Meg Whitman realized that the balance sheet had been weakened materially from acquisitions that didn't achieve the desired returns. She saw that R&D and innovation had been neglected on an organic basis, and the focus on acquisitions to supplement that had deteriorating effects on HP's creative culture. Whitman also saw that it was important to balance business spending designed to maximize returns on capital, with prudent capital allocation where excess free cash flow would be distributed to shareholders' through a mixture of stock buybacks and dividends. Management's plan to address these issues was to focus extensively on reducing the debt load through aggressively funneling free cash flow to right-size the balance sheet. This means refraining from material acquisitions despite a rapidly changing technological environment so that the company could once again be seen as a financially strong entity. Whitman reorganized divisions to improve response times, reduce costs through limiting SKUs and to get everybody on the same page moving forward. Management balanced the aggressive debt reduction with increasing dividends and stock buybacks. This rewarded shareholders that were long-term investors and because the stock buybacks were done at a material discount to intrinsic value, the intrinsic value of the stock increased as a result of them. Most importantly, management has stayed the course and did what it said it would do, despite an environment where many of its peers have been unable to meet expectations.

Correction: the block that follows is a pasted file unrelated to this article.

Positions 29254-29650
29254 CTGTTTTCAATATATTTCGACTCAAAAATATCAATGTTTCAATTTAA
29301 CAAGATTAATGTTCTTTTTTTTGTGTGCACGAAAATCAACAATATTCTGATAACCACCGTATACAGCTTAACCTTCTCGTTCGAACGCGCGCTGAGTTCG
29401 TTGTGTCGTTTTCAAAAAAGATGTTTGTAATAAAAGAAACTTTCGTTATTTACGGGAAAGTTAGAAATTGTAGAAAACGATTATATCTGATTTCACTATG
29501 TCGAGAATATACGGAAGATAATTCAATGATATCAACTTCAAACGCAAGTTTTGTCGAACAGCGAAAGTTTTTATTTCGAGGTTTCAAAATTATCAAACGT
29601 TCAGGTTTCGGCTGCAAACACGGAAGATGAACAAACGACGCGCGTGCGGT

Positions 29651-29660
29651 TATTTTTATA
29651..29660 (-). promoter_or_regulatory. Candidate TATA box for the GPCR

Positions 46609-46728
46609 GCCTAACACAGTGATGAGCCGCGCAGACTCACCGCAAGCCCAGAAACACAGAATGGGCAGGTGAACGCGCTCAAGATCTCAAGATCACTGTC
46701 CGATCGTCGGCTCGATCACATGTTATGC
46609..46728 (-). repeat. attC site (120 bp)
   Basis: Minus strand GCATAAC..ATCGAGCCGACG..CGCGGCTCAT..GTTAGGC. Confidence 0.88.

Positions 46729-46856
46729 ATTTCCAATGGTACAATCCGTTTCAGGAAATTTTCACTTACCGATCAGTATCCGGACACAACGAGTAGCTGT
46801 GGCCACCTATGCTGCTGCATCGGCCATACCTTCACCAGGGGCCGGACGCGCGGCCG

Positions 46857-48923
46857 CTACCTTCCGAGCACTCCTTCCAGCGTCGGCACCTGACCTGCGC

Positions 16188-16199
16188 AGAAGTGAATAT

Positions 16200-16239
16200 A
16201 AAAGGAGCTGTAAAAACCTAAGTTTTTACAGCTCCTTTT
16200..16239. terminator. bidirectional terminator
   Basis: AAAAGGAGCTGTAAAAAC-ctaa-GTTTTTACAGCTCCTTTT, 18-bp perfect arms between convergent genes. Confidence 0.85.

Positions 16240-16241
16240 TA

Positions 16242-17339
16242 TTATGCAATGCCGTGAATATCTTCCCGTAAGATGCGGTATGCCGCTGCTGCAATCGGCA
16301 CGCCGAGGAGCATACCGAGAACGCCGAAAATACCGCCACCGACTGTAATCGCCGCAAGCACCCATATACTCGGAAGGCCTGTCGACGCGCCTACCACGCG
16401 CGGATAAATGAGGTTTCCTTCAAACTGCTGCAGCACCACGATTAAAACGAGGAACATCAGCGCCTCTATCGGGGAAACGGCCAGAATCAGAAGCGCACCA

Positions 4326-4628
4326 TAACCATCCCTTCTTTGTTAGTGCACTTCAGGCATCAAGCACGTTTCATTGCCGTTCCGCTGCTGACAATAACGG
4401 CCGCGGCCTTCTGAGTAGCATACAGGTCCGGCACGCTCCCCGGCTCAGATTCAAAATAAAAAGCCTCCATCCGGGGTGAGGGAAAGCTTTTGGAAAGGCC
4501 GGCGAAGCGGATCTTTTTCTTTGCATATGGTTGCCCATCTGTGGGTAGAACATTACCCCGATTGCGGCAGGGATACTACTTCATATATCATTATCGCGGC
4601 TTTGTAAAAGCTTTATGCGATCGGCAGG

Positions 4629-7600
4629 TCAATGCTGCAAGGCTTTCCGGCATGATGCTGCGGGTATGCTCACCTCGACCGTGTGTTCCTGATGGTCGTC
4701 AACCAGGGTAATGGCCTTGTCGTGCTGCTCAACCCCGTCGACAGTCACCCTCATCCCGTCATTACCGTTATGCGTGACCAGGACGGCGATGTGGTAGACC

Rome wasn't built in a day and neither will HP's turnaround be complete in a year, but the seeds have been planted. HP is beginning to innovate again and I believe the company is positioned to pick up market share in many of its businesses. Margins have likely bottomed and any resurgence in Europe, China and global government spending would provide a nice tailwind to the company's financial results. The company's capital allocation strategy is beginning to remind me a little bit of IBM's (NYSE:IBM), which should be the model for large-cap technology companies in low-growth segments of the industry, with a focus on improving margins and shareholder returns. Key to management's execution has been the continued production of free cash flow, well in excess of expectations, which is the rocket fuel for all of the major investments that the company will ultimately need to make to move the business forward. If the company continues on this path, I have no doubt that shareholders' will be richly rewarded even through buying at current valuations, after the substantial appreciation that HPQ has seen year to date.